Lebanon News

Charbel denies Ghosn’s Al-Qaeda accusations

Interior Minister Marwan Charbel speaks during a press conference as he explains the law for the 2013 parliamentary elections in Beirut, Lebanon, Monday, Oct. 10, 2011. (Mahmoud Kheir/The Daily Star)

BEIRUT: Interior Minister Marwan Charbel denied Tuesday that Al-Qaeda had a base in Lebanon, disputing remarks by Defense Minister Fayez Ghosn who maintained that members of the organization were entering the country under the guise of Syrian opposition activists.

The conflicting statements by the two ministers reflected the state of disarray within the six-month-old government of Prime Minister Najib Mikati as Lebanon is reeling under the reverberations of the nine-month turmoil in Syria.

However, Charbel, in interviews with local television stations, acknowledged that there are supporters of Al-Qaeda in Lebanon.

“We have nothing called Al-Qaeda. We have people who support this organization,” Charbel told LBCI TV.

In another interview with NBN TV, Charbel said: “Al-Qaeda with its equipment and arms does not exist in Lebanon. There are people who support this [Al-Qaeda’s] ideology.” He said there were probably some Al-Qaeda members in Iraq fighting against the U.S. occupation who later headed for Lebanon.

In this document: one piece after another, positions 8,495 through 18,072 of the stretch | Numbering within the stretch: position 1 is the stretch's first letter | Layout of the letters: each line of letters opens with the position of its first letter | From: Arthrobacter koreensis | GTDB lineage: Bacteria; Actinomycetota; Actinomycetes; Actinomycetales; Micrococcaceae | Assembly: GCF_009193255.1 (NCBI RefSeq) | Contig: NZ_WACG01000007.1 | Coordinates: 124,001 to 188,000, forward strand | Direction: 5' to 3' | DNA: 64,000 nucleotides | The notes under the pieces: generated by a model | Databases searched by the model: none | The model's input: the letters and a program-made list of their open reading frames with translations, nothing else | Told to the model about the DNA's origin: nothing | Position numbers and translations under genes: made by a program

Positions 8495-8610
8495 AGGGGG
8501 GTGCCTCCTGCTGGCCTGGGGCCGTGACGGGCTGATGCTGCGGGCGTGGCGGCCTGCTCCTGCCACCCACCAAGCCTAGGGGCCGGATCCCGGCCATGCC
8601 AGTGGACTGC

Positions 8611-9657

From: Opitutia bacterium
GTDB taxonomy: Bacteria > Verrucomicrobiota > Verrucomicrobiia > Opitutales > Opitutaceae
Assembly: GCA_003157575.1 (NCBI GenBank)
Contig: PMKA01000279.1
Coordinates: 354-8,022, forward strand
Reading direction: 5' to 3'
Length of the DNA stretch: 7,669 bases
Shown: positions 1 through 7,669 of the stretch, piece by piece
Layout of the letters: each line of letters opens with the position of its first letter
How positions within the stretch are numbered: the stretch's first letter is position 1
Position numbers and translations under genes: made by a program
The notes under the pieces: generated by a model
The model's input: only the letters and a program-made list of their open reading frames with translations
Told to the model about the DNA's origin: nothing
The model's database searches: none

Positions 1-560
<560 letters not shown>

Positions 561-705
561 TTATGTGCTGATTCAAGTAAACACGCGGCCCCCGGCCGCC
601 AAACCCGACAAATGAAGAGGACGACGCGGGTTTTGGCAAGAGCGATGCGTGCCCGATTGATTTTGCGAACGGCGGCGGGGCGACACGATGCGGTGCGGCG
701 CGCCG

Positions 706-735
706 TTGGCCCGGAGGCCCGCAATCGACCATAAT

“But this does not indicate the presence of an organization that wants to use Lebanon as a base to carry out terrorist operations,” Charbel said.

He said the alleged presence of Al-Qaeda in Lebanon was blown out of proportion, adding that Ghosn’s information on this subject is being examined by the Lebanese Army. Charbel spoke of high-level security coordination between Lebanese and Syrian security apparatuses to prevent infiltration from the two countries’ borders.

Meanwhile, the parliamentary Future bloc of former Prime Minister Saad Hariri and a delegation from the municipality of the Bekaa town of Arsal denied Ghosn’s claims on the presence of Al-Qaeda members in their town.

Charbel’s remarks came a day after Ghosn stood firm on his earlier statement that Al-Qaeda members were entering Lebanon under the cover of Syrian opposition figures, rejecting March 14 criticism that his comments aimed to serve the regime of embattled Syrian President Bashar Assad. Ghosn insisted that his information was not based on speculation or analysis.

The defense minister’s claims came a few days before twin suicide bomb attacks struck security services buildings in Damascus, killing more than 44 people. Syrian authorities blamed Al-Qaeda for the bombings.

Charbel said the Lebanese Army was investigating Ghosn’s claims that Al-Qaeda members had infiltrated Arsal near the border with Syria. In an interview with the Voice of Lebanon radio station, Charbel said Ghosn’s remarks should be brought up as a priority during Wednesday’s Cabinet session. He said Ghosn will brief the Cabinet on his information about the alleged presence of Al-Qaeda in Arsal.

Charbel also said the security situation is stable in Lebanon while security agencies were put in a state of alert to maintain law and order during theTURN TO PAGE 10FROM PAGE 1New Year holiday. Charbel spoke after chairing a meeting of the Central Security Council.